Apple tightened its product return policy in Hong Kong to crack down on the illegal trade of iPhones from the territory into the mainland.

In a move apparently designed to protect sales of its latest model, which is tipped to launch in September, the US-based company announced it will only exchange defective devices in Hong Kong moving forward. Previously, products could be returned or exchanged within 14 days of purchase, regardless of whether the devices were flawed or not.

The change aims to cut down on the practice of Hong Kong buyers reselling the latest iPhone models in the mainland, either directly to tourists or by smuggling, where the devices sell for a premium. There is typically a surge in such activity following the launch of a new iPhone model, Bloomberg reported.

Apple’s new policy is presumably designed to deter the return of devices which go unsold through such non-traditional channels.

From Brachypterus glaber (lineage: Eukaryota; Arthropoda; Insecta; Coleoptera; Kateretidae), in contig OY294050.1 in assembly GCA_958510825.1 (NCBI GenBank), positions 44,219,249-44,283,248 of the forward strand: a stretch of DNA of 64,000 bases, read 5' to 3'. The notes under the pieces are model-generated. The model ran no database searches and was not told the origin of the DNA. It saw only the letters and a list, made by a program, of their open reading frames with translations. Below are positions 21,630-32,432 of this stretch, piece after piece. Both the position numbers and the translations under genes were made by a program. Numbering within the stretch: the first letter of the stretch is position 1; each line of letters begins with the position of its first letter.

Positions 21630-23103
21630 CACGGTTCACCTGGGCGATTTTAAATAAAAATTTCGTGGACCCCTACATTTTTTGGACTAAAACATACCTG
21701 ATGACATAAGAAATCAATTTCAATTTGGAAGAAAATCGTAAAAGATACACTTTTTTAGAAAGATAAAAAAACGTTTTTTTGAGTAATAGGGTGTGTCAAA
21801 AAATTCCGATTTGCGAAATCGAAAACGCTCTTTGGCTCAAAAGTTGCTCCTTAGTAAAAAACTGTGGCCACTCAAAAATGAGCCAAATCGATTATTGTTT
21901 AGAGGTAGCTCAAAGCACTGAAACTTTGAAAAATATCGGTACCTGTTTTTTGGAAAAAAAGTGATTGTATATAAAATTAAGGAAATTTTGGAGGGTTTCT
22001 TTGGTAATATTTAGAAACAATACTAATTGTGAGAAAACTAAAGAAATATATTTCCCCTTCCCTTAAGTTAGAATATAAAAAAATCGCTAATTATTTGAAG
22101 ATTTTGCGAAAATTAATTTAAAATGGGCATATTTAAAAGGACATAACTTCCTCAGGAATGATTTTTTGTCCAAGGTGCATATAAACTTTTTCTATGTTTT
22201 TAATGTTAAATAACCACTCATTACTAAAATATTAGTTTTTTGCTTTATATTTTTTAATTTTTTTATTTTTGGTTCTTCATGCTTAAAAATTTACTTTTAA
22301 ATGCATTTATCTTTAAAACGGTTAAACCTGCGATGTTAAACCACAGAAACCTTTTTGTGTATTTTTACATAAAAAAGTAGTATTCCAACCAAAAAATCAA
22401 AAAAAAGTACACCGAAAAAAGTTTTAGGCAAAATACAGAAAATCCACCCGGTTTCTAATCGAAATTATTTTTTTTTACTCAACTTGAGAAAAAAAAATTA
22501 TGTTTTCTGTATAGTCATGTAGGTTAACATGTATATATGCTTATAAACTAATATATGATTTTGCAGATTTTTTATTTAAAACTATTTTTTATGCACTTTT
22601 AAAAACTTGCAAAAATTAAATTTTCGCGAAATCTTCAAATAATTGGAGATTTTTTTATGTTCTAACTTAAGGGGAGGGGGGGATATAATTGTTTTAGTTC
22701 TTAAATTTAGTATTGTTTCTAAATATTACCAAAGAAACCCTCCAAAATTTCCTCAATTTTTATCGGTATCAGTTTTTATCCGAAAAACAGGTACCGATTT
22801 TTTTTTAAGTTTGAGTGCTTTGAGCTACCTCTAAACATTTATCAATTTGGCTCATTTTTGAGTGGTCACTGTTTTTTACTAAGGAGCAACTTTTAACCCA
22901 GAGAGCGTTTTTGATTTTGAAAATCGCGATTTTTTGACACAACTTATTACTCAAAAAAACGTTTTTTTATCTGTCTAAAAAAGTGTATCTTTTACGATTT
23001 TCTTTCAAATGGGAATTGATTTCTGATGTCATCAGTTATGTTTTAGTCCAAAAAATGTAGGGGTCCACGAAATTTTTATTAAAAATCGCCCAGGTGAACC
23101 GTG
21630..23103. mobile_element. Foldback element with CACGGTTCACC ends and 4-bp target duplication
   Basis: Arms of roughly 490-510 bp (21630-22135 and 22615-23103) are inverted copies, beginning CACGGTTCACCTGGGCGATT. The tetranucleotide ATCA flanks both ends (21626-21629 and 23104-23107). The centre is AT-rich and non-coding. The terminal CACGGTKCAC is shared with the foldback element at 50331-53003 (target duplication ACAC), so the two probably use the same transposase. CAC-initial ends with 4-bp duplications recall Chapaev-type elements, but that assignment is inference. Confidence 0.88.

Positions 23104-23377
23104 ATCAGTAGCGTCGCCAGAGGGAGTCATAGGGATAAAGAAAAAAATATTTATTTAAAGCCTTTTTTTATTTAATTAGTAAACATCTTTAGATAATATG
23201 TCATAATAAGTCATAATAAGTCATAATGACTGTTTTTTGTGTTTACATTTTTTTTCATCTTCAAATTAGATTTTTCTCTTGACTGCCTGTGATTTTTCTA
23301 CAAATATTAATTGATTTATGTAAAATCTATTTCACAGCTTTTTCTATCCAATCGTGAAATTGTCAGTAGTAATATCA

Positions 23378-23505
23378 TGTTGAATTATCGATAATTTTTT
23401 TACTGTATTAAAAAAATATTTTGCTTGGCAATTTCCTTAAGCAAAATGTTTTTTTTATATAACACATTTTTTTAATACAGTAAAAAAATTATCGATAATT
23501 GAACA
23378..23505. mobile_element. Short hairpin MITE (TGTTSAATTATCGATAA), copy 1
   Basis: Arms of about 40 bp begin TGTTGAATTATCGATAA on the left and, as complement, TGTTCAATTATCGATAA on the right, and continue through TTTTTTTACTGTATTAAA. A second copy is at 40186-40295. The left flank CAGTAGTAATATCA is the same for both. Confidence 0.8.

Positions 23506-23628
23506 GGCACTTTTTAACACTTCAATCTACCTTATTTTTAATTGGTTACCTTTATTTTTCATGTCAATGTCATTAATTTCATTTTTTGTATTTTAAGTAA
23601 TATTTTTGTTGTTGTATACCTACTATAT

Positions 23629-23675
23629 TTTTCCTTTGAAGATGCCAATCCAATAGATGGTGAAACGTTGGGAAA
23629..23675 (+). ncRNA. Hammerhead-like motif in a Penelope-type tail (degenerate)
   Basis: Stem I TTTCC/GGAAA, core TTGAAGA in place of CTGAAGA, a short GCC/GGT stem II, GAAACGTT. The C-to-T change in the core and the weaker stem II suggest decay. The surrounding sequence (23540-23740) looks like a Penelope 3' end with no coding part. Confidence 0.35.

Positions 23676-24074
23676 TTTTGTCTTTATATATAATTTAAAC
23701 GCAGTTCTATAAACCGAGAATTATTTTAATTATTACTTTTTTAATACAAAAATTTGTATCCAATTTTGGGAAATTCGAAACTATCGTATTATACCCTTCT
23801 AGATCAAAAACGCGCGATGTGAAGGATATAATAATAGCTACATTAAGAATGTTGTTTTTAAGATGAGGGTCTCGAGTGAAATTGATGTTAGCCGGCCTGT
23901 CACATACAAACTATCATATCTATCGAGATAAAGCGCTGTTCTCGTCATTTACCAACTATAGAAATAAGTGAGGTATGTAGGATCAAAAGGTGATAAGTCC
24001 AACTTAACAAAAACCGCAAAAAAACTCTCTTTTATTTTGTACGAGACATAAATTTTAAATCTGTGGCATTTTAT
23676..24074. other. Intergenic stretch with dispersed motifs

Price gap
Hong Kong’s lower taxes provide a strong incentive for enterprising individuals to make a tidy profit on the price gap between the city and the mainland, Bloomberg reported.

The iPhone 7 Plus with 32GB of memory is priced at HKD6,588 ($843) on the Hong Kong store, while the same model on the China website goes for CNY6,388 ($958). The 256GB models are HKD8,288 and CNY7,988.

Apple’s returns policy change is not the vendor’s first attempt to protect sales of its latest smartphone. Before the launch of the iPhone 7 in 2016, Apple began charging for returns of iPhone and Beats devices, South China Morning Post reported.

In early August, the smartphone giant announced revenue in greater China dropped 10 per cent year-on-year in its fiscal Q3, which covers the three months to 1 July. Apple CEO Tim Cook said sales in the mainland were flat year-on-year, with Hong Kong continuing to drag down its overall China performance.

Apple’s share of the greater China smartphone market, which also covers Taiwan, fell to 9 per cent in the January-June period from a peak of 14 per cent in the first half of 2015, according to Counterpoint Research.